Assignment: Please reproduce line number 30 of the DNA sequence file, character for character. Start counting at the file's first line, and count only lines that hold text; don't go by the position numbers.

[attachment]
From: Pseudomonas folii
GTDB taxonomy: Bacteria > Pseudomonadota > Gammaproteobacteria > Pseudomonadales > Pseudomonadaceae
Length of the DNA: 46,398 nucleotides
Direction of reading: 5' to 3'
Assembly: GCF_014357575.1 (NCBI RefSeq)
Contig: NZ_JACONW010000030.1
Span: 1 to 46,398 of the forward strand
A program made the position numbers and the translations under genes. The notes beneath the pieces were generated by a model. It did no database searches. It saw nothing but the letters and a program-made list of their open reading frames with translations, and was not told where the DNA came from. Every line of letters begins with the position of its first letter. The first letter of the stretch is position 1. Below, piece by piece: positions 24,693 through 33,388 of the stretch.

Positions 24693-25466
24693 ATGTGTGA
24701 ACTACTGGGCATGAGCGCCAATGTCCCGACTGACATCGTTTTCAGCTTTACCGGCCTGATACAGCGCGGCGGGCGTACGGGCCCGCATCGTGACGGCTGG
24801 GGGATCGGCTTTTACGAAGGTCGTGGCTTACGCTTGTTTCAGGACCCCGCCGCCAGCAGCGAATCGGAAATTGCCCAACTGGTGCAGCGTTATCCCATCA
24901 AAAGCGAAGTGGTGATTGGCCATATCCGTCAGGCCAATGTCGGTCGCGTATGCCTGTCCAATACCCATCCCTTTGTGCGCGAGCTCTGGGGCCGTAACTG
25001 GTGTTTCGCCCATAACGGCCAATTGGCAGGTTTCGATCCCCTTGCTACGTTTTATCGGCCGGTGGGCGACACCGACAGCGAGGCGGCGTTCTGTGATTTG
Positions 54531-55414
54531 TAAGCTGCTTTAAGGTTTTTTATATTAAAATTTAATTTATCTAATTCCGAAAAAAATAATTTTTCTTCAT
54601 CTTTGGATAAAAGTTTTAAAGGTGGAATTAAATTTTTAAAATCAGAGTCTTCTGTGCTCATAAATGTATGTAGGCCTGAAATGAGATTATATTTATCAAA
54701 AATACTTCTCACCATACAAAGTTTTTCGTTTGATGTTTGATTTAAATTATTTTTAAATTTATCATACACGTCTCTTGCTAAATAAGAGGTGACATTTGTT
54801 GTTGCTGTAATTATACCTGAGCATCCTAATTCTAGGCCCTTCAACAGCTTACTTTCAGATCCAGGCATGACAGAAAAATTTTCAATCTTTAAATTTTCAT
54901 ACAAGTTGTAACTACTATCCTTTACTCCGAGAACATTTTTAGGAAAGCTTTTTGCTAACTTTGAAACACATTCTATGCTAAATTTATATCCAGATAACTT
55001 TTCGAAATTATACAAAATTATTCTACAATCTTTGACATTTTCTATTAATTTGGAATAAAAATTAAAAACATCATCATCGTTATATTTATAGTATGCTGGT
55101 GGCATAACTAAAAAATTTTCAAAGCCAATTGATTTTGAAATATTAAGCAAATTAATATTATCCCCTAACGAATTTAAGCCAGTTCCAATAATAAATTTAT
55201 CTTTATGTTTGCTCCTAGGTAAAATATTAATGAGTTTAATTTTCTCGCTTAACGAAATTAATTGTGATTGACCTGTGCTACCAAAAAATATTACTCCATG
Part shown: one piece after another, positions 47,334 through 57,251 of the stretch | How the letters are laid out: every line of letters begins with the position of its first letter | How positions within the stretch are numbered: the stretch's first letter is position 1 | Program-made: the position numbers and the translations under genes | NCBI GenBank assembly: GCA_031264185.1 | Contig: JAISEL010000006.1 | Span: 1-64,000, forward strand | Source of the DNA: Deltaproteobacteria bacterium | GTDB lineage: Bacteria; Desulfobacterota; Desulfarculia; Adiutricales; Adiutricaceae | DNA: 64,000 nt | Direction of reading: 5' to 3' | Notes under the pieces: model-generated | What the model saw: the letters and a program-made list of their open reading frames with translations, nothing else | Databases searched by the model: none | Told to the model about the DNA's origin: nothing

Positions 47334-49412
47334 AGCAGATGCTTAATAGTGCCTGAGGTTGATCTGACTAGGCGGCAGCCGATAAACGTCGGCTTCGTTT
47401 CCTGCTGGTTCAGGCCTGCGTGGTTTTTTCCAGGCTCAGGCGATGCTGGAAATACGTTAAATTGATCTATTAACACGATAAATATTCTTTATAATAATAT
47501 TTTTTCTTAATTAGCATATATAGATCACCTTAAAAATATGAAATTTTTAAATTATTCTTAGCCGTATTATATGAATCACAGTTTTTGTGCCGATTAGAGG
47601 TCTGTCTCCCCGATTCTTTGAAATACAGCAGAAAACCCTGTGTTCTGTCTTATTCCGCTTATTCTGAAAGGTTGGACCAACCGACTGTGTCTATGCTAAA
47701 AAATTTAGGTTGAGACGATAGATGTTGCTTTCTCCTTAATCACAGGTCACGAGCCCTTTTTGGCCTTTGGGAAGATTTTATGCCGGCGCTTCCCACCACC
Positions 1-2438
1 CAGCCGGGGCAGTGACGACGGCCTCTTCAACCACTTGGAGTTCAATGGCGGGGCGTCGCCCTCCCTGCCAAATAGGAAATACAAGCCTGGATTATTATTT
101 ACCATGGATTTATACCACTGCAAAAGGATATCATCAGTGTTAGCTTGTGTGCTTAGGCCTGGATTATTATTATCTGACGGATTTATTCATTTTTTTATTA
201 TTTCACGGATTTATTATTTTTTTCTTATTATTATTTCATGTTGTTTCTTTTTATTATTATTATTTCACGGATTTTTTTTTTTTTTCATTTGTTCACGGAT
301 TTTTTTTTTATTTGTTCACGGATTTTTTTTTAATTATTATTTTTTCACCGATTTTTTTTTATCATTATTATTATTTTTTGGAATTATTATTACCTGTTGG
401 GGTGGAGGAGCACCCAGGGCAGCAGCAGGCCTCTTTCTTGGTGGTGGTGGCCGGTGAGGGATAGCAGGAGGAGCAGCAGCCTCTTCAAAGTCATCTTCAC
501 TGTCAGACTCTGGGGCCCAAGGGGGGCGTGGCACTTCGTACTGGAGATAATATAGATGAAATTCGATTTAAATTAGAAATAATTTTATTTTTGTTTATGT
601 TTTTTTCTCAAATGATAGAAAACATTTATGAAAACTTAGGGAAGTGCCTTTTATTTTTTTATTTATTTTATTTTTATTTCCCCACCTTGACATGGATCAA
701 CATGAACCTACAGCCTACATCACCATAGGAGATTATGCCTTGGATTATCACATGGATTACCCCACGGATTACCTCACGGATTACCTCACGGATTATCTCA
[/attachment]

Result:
47701 AAATTTAGGTTGAGACGATAGATGTTGCTTTCTCCTTAATCACAGGTCACGAGCCCTTTTTGGCCTTTGGGAAGATTTTATGCCGGCGCTTCCCACCACC